HTC’s Virtual Reality Headset Just Got Even Better

2 minute read

When HTC and Valve debuted their Vive headset last year, the tech media were convinced that it would pave the way for the future of virtual reality (VR). Until that point, the Facebook-owned Oculus Rift was the only real frontrunner in the modern VR space. Now, as the two companies are preparing to release the Vive to consumers in April, HTC and Valve have unveiled the newest version of the hardware.

The second generation developer version of the Vive addresses one of the discomforts associated with virtual reality — the inability to see anything in the real world around you. The new headset comes with a front facing camera, helping wearers blend the physical world with whatever is happening in the virtual world. That should reduce the possibility of bumping into furniture or other people in your surroundings.

“Being able to take a seat, find your drink, and carry on conversation arounds without removing your headset is only the beginning of what’s possible,” HTC said in a statement. The headset is also more compact than the first generation model.

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Palmer Lucky, Founder of Oculus, wearing a set of Oculus goggles at the Facebook headquarters in Menlo Park, Calif. on June 23, 2015.Gregg Segal for TIME
Oculus game view
Oculus game viewOculus
Alex Kipman holdsa Microsoft HoloLens at the microsoft hq in redmond, Wa on june 25, 2015.
Alex Kipman holds a Microsoft HoloLens at the Microsoft headquarters in Redmond, Wash. on June 25, 2015. Gregg Segal for TIME
Microsoft Hololens game viewMicrosoft Hololens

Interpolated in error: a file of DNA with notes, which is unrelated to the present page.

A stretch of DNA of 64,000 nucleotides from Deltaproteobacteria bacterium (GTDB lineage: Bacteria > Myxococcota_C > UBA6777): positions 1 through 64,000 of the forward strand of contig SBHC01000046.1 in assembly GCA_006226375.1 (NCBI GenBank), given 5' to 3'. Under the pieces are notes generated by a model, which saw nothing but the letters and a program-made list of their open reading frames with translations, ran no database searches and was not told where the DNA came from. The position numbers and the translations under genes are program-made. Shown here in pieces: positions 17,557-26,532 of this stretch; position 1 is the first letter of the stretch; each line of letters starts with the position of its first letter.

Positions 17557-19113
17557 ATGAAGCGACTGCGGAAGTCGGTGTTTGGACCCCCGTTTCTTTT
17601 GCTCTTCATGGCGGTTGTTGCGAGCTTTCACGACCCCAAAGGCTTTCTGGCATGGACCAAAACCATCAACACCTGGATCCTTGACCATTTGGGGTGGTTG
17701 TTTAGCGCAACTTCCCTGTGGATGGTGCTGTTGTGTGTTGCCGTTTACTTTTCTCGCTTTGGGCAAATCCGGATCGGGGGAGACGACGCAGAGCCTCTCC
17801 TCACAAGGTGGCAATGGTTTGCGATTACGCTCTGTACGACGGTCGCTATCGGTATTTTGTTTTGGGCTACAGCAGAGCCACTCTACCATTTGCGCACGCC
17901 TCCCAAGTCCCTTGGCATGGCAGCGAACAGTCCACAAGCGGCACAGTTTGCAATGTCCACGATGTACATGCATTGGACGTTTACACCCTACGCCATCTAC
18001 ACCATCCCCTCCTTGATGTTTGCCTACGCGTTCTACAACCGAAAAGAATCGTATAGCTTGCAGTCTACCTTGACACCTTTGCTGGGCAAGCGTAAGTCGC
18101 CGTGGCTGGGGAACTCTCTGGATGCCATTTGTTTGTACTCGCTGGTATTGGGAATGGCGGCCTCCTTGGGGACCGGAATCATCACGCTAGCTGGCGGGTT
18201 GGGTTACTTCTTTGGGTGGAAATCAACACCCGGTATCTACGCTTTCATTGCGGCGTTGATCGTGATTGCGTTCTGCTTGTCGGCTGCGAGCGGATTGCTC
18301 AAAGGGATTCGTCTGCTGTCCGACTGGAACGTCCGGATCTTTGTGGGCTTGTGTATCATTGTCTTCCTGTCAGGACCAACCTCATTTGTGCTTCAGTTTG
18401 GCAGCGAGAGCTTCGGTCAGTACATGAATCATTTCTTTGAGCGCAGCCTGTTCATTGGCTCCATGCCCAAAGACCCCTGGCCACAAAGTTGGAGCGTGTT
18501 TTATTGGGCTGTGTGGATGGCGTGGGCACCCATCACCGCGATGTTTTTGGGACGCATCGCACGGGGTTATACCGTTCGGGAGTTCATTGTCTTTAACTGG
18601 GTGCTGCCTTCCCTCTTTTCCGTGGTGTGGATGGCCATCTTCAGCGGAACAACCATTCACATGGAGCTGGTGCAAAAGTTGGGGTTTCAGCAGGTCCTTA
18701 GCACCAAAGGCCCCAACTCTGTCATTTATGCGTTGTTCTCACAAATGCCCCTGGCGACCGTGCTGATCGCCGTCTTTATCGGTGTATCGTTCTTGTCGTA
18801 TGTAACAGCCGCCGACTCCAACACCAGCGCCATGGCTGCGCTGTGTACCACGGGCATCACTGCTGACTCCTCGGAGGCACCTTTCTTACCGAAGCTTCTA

Ken Birdwell, an engineer from valve demonstrates the Vive virtual reality headset at the valve hq in Seattle, WA on June 25, 2015.
Ken Birdwell, an engineer from Valve, demonstrates the Vive virtual reality headset at the Valve headquarters in Seattle, Wash. on June 25, 2015.Gregg Segal for TIME
Alex Schwartz from Owlchemy Labs, a juggler in real life, juggling tomatoes in their 'Job Simulator' game for the Vive.
Alex Schwartz from Owlchemy Labs, juggling tomatoes in their 'Job Simulator' game for the Vive.Owlchemy Labs
Clay Bavor wears a Google Cardboard headset in the google woodworking shop in googles hq in mountain view, CA on june 24, 2015.
Clay Bavor, Vice President of Product Management at Google, wears a Google Cardboard headset at Google's headquarters in Mountain View, Calif. on June 24, 2015.Gregg Segal for TIME

The Vive’s raved-about controllers have been revamped as well. The new design incorporates softer edges, textured buttons, grip pads, haptic feedback, and a dual stage trigger to make it easier to interact with objects.

While the Vive has been well-received so far, it faces stiff competition from Oculus, which starts preorders for its Rift VR goggles on Wednesday. Companies like Google and Samsung are also selling VR headsets that can be powered by your phone, meaning they don’t have to be tethered to a computer to work.

Although the final consumer-ready version of the Vive hasn’t been revealed yet, HTC told Engadget in July that the headset will probably require a wired connection to eliminate latency. The Oculus Rift also requires a PC in order to work.

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